But as Green says, he’s not a lawyer. Not much of a lawyer at all, as Wood was rejected as precedent for a lower house seat in a subsequent High Court case.

Real lawyers have put the case to me that Wood is not in fact precedent for Ferny Grove, and that in fact the ruling of the High Court in Sykes v Cleary is. Nile v Wood was a case about a Senate election, where voting really proceeds on party, rather than individual lines.

Cleary was for a lower house seat.

In Cleary 6 of the 7 judges decided that the mere fact of a disqualified person being in the ballot meant that it should be run again. The seventh found  on other grounds, so didn’t decide on this matter.

It was held to be analogous in some respects to a candidate dying between close of nominations and election day, in which case the commonwealth electoral act (and the Queensland electoral act as well), hold that the election must be re-run.

The judges held that it was impossible to know how voters might have voted in a different field.

Sykes v Cleary does seem to provide a pretty clear precedent, and I wouldn’t be surprised if the court of disputed returns orders a re-election.

What I am surprised about is that the Electoral Commission, having announced its intention to send the matter to the court of disputed returns, changed its mind.

There has to be real doubt as to the actual legal status, and a referral would have been appropriately prudent.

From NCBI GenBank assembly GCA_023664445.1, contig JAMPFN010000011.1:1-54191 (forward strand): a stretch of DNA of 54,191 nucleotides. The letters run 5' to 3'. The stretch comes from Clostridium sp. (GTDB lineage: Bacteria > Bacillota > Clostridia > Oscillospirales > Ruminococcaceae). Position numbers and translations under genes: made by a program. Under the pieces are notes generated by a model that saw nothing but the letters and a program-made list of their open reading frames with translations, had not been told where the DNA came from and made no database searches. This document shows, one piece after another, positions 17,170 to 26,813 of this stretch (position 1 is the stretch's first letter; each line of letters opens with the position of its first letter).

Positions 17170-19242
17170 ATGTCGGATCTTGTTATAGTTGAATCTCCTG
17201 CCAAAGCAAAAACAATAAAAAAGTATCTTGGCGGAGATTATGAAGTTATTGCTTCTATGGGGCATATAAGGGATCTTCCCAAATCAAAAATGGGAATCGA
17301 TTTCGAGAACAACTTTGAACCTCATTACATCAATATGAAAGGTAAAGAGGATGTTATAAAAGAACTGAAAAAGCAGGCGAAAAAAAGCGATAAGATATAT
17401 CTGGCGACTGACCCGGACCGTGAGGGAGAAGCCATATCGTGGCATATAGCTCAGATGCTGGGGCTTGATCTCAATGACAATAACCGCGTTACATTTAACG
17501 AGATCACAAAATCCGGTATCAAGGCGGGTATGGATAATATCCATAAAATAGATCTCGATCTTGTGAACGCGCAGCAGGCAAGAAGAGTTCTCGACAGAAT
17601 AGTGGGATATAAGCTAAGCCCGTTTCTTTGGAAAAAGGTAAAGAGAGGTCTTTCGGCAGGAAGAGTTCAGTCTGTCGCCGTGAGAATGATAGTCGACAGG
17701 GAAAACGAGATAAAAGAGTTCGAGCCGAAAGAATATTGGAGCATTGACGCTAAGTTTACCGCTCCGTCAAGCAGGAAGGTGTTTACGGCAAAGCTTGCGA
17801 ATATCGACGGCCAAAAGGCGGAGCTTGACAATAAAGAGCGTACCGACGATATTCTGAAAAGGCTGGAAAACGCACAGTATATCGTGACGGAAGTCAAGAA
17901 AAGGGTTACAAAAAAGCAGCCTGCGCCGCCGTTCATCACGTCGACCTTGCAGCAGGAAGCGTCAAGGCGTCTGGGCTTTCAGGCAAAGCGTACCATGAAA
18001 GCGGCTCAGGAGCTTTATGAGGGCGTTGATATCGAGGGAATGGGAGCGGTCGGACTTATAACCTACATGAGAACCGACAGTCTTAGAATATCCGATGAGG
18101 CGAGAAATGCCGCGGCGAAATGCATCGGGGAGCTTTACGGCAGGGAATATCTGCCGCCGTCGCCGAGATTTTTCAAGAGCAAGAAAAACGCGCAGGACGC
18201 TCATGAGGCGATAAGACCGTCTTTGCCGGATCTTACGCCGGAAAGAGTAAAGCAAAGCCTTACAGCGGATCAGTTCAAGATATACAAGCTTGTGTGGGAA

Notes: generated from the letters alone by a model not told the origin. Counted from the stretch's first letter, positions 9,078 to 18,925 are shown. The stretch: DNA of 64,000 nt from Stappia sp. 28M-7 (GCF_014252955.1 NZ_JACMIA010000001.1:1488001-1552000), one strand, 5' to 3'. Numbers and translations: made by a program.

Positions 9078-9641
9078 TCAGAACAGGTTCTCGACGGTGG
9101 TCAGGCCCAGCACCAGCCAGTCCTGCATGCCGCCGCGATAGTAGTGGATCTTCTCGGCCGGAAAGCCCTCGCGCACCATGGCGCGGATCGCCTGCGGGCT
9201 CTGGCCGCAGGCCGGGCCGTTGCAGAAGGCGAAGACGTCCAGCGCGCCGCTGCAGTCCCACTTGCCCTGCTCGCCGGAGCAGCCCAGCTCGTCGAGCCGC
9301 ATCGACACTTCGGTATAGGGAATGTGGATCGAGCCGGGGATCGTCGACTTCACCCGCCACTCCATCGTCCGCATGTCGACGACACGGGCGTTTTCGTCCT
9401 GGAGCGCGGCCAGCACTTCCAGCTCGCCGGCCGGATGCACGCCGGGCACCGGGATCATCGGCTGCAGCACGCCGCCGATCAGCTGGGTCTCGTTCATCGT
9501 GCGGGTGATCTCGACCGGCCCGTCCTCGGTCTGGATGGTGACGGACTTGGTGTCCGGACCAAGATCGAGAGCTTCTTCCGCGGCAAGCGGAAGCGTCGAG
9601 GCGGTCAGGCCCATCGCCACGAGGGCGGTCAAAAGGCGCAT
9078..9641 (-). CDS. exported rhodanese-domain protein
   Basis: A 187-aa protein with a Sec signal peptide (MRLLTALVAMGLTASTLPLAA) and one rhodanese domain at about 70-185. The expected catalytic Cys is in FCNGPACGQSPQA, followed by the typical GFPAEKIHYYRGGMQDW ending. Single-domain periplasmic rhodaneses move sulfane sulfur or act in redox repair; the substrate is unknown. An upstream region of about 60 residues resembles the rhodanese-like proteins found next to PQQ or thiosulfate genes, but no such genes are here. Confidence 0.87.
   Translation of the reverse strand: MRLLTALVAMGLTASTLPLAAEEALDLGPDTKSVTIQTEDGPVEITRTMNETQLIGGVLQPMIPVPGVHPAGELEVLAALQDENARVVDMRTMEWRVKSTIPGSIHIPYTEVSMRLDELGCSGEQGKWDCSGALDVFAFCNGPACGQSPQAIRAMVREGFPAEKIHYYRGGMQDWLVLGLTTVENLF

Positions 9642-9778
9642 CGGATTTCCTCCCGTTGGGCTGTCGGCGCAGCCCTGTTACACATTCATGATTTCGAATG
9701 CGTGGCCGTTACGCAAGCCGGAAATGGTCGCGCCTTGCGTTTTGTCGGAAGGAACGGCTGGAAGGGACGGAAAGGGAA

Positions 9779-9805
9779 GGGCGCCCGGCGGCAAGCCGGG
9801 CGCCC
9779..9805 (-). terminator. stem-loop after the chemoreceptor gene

It suggests some very heavy leaning on the commission by the incoming government. Perhaps not as much has changed in Queensland as some would like us to think.

But as the Mundingburra judgement also suggests, it can be difficult to second guess what judges will decide. I can remember thinking that case would be decided on the issue of false enrolments.

In the end it came down to soldiers in Rwanda not having received their ballot papers in time – the grounds which I thought were the shakiest.

In fact, after the Borbidge government came to power as a result of this ruling it was forced to change the act to rule this possibility out. Making Australia Post an agent for the electoral commission, which is what the judgement did, posed real practical problems for later elections.

Posted by Graham at 5:44 pm | Comments (2) |

February 16, 2015 | Ronda Jambe

Under the Moruya Moon (18)